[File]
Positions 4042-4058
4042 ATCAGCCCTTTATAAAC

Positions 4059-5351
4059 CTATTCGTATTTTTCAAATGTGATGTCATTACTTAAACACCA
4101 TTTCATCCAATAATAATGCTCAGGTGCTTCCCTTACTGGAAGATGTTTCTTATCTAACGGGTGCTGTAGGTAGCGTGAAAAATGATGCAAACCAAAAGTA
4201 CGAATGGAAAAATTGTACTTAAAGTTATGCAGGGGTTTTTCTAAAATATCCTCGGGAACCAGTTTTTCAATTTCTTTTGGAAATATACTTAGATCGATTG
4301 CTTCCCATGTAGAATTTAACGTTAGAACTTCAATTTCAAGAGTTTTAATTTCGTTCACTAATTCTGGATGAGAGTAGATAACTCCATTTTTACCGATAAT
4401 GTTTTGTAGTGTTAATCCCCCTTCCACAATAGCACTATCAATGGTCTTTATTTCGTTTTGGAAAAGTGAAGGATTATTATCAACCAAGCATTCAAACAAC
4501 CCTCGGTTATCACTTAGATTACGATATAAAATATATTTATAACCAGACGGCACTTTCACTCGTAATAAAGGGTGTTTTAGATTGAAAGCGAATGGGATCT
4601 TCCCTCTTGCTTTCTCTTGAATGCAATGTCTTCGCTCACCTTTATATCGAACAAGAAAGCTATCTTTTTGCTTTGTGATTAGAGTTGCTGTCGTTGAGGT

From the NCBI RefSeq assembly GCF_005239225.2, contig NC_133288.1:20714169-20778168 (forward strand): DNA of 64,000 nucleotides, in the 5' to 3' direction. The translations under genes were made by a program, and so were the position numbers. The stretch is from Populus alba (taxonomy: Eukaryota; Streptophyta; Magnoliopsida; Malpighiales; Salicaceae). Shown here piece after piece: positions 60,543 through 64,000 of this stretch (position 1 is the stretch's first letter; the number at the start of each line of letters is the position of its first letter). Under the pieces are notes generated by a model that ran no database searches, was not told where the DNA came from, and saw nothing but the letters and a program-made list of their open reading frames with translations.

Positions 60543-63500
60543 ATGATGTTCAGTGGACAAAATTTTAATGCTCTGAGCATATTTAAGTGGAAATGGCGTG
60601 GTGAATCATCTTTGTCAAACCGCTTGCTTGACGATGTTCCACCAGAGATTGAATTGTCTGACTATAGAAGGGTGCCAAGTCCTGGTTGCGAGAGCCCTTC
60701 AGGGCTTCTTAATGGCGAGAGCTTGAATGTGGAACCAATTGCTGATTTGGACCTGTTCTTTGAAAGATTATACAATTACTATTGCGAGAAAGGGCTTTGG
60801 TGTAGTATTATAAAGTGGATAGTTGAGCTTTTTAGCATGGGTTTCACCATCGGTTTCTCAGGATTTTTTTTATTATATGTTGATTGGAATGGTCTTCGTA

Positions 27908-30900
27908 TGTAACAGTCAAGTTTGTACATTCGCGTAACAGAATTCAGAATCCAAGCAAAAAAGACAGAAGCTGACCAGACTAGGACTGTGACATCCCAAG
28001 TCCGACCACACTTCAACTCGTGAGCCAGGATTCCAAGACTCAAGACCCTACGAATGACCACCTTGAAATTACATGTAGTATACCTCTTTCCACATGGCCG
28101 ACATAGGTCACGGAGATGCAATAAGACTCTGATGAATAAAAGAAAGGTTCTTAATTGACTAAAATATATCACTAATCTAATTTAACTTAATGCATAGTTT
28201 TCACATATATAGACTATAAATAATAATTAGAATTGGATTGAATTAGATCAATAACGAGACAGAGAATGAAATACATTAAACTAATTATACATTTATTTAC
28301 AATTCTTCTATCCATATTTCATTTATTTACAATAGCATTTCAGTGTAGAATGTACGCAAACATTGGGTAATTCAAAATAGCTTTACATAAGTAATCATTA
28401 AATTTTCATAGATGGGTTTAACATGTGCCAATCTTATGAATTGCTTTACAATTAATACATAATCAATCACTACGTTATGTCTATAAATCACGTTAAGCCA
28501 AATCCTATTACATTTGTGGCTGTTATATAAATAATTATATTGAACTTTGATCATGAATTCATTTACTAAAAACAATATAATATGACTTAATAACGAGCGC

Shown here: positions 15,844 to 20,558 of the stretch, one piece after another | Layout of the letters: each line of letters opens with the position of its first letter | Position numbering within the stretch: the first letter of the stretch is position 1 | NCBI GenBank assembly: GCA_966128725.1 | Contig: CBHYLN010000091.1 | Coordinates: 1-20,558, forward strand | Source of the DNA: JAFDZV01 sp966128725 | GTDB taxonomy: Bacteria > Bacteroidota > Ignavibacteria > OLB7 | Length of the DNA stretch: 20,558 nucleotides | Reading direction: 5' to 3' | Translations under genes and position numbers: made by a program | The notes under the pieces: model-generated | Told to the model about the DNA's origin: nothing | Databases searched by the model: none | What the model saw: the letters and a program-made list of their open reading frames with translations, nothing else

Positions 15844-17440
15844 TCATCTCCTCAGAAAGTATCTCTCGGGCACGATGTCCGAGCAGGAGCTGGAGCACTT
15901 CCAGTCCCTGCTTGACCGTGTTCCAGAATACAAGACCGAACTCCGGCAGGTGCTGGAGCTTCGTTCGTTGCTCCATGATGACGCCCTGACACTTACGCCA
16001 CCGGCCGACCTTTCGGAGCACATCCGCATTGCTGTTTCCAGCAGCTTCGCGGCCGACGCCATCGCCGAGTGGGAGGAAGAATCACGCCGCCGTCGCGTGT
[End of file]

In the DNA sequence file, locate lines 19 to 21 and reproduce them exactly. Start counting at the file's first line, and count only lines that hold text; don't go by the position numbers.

28001 TCCGACCACACTTCAACTCGTGAGCCAGGATTCCAAGACTCAAGACCCTACGAATGACCACCTTGAAATTACATGTAGTATACCTCTTTCCACATGGCCG
28101 ACATAGGTCACGGAGATGCAATAAGACTCTGATGAATAAAAGAAAGGTTCTTAATTGACTAAAATATATCACTAATCTAATTTAACTTAATGCATAGTTT
28201 TCACATATATAGACTATAAATAATAATTAGAATTGGATTGAATTAGATCAATAACGAGACAGAGAATGAAATACATTAAACTAATTATACATTTATTTAC